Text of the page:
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Implied defamation?

PostPosted: Thu Dec 21, 2017 2:48 pm
by Hairyloon
`If an assertion of fact is posted on t'internet alongside a picture of a person, it gives the impression that that person asserted that fact.
Is that impression enough to give rise to a claim of defamation?

Image

Obviously not in this example...

Re: Implied defamation?

PostPosted: Thu Dec 21, 2017 2:56 pm
by atticus
If I post a wise saying next to a picture of you, why do you regard that as defamatory, even if the juxtaposition does appear odd?

Re: Implied defamation?

PostPosted: Thu Dec 21, 2017 3:19 pm
by atticus
That said, defamation by insinuation is possible. Ask Sally Bercow.

Re: Implied defamation?

PostPosted: Thu Dec 21, 2017 4:17 pm
by Hairyloon
atticus wrote:If I post a wise saying next to a picture of you, why do you regard that as defamatory, even if the juxtaposition does appear odd?


Wisdom is not always nice.
One might, for example, post some of Goebbels thoughts on lies next to almost any politician you care to mention.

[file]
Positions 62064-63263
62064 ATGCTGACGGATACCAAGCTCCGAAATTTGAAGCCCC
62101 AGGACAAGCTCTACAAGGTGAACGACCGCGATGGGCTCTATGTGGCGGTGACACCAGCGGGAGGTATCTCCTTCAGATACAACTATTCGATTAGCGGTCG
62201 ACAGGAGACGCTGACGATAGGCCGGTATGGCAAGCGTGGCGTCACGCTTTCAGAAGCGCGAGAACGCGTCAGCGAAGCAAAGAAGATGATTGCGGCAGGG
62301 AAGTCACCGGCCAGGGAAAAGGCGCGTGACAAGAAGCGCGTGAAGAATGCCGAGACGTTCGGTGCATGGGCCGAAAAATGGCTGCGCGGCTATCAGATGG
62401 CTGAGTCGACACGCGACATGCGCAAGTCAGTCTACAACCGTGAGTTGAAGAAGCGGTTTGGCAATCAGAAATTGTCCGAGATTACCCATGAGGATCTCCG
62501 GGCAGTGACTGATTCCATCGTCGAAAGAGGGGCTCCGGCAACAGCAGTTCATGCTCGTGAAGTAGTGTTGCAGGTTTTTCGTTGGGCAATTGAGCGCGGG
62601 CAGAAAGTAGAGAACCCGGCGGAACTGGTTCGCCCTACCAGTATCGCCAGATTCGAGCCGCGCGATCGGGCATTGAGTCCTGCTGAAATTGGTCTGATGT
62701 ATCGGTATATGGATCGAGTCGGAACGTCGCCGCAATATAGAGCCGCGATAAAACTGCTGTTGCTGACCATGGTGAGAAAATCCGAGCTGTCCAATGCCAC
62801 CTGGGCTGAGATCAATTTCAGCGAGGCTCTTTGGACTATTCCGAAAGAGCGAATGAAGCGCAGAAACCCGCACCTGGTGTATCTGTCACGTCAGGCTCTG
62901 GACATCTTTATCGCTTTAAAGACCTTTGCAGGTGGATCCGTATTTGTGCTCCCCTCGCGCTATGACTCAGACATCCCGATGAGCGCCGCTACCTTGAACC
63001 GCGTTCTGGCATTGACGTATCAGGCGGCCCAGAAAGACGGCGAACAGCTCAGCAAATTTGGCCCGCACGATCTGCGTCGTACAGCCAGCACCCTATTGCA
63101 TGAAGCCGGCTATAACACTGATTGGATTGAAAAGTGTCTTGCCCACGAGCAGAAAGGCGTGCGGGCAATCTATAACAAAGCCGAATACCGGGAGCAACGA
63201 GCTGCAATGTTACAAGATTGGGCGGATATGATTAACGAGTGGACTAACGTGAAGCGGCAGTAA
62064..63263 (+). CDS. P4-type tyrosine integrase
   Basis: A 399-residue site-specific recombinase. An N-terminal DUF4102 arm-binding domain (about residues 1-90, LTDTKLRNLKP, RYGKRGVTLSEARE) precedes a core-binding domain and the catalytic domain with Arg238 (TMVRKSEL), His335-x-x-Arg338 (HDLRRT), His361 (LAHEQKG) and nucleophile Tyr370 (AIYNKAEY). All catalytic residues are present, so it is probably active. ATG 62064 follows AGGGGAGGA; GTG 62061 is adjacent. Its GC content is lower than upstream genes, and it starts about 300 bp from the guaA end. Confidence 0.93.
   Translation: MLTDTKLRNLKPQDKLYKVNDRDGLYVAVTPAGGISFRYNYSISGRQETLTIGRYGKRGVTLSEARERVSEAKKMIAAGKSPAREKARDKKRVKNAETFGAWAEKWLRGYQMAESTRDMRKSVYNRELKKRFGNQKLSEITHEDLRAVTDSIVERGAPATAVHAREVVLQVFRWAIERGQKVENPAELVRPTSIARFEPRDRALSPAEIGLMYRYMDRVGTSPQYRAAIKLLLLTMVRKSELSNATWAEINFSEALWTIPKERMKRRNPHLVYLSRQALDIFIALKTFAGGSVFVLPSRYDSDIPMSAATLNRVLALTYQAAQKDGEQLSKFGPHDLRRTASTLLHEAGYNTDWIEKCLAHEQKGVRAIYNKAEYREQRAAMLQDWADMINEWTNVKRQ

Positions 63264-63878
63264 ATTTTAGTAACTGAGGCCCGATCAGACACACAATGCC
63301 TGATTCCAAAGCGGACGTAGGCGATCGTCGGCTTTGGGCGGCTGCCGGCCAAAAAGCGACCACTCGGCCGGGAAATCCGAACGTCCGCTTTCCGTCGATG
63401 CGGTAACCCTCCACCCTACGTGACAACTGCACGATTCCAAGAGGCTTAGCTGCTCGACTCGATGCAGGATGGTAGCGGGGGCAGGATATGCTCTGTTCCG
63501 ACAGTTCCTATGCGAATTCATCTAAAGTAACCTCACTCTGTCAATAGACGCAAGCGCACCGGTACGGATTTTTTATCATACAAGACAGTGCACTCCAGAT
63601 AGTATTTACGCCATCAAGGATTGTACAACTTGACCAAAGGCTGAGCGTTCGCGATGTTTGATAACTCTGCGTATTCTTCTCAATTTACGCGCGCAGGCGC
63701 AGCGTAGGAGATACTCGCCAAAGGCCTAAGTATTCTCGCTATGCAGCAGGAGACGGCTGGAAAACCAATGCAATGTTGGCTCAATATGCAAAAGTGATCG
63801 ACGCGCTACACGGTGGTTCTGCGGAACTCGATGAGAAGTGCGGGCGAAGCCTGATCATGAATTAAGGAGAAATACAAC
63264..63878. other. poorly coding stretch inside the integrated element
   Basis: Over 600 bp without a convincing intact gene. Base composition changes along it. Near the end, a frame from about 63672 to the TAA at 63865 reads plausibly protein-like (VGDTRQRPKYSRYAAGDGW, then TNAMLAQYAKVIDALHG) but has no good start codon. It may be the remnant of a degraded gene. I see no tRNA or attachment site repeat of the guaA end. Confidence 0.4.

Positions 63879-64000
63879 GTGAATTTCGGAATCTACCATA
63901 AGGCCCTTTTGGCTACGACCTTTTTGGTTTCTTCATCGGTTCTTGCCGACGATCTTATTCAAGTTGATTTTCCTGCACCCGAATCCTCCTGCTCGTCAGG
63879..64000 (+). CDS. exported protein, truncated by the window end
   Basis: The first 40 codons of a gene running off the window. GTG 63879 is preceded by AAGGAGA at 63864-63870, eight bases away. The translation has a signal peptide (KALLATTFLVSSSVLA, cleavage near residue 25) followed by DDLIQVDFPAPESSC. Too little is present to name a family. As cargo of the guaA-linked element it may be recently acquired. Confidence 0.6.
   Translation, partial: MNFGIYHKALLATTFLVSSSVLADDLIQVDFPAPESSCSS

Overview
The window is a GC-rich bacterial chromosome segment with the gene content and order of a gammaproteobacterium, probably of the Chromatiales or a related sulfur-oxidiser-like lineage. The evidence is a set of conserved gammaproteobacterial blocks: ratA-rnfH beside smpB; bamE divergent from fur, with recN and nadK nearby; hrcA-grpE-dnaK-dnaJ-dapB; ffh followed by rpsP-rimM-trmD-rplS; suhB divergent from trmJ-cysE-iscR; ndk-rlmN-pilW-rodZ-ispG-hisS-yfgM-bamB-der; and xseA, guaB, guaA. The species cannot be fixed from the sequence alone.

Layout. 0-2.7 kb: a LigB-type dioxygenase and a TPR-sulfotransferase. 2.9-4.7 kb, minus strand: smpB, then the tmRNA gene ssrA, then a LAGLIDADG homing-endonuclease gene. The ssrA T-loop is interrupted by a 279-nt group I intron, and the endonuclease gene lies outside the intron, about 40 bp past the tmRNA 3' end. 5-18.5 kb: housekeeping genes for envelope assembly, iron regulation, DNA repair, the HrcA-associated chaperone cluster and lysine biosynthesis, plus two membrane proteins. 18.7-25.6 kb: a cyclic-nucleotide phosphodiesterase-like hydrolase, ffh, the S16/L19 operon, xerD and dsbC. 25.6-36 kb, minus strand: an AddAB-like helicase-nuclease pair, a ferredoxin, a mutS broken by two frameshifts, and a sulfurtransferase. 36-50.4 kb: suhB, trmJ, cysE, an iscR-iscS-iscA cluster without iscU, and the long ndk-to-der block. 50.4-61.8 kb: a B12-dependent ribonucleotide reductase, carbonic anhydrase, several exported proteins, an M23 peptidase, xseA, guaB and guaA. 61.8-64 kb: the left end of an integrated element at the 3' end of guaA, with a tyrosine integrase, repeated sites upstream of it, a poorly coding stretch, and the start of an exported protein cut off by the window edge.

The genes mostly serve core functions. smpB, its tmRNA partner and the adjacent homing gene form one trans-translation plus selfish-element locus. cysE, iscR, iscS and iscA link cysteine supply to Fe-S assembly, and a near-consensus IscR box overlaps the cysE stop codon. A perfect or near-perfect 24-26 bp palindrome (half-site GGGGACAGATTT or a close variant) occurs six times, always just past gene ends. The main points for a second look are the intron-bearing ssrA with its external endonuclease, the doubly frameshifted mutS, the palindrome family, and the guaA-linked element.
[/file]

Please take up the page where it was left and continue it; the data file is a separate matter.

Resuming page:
Whether the inference is that they said it, believe it or act on it, could be considered defamatory.

Re: Implied defamation?

PostPosted: Sat Dec 23, 2017 5:34 am
by dls
Juxtaposition can certainly enough be enough. However the false association has to be between a person and defamatory material, and the context cannot (as in the positing posting) be self contradicting.

Re: Implied defamation?

PostPosted: Sat Dec 23, 2017 11:44 am
by diy
Dave Goreman did a show on how far you can go within the law. Took a picture of a member of the audience, got them to sign a release for £50 and the associated negative activity with the picture.

Re: Implied defamation?

PostPosted: Sat Dec 23, 2017 3:13 pm
by atticus
Indeed, we lawyers always recommend our clients to obtain a release before they defame someone. At fifty quid a go, they are great value.

Why not buy one as a Christmas gift for that special person?